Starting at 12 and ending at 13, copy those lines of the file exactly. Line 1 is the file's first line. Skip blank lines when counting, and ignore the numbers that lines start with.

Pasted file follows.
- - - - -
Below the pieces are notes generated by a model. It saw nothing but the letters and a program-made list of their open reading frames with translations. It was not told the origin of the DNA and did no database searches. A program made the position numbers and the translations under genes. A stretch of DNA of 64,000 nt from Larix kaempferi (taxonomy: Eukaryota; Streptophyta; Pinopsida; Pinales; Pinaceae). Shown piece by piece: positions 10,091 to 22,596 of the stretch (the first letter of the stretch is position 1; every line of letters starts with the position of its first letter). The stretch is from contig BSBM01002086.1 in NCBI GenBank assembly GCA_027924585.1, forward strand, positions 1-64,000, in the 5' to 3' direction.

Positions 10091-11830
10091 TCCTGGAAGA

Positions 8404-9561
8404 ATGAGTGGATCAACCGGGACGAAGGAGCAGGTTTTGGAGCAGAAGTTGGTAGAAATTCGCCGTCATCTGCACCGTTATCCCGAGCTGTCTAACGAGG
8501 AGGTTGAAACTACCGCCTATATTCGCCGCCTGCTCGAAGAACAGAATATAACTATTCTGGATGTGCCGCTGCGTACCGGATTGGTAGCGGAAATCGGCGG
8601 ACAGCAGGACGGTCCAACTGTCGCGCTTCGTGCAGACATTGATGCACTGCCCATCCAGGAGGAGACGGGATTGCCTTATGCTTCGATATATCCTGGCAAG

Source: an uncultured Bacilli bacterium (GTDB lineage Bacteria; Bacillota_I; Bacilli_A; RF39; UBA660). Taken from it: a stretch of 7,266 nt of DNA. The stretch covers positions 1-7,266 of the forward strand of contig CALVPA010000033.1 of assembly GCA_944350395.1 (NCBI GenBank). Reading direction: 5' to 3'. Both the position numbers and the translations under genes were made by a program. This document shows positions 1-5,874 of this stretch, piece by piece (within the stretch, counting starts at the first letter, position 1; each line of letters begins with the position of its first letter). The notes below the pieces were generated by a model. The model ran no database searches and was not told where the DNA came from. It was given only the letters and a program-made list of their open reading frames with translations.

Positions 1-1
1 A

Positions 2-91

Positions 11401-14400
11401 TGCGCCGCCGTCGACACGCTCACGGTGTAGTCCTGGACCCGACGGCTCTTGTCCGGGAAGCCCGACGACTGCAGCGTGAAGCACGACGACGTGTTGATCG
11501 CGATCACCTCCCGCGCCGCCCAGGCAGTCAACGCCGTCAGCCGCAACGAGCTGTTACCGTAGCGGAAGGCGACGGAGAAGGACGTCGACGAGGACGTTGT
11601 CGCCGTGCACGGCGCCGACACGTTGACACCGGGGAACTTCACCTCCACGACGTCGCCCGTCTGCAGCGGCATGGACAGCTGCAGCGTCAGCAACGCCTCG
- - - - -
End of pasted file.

Positions 11401-14400
11401 TGCGCCGCCGTCGACACGCTCACGGTGTAGTCCTGGACCCGACGGCTCTTGTCCGGGAAGCCCGACGACTGCAGCGTGAAGCACGACGACGTGTTGATCG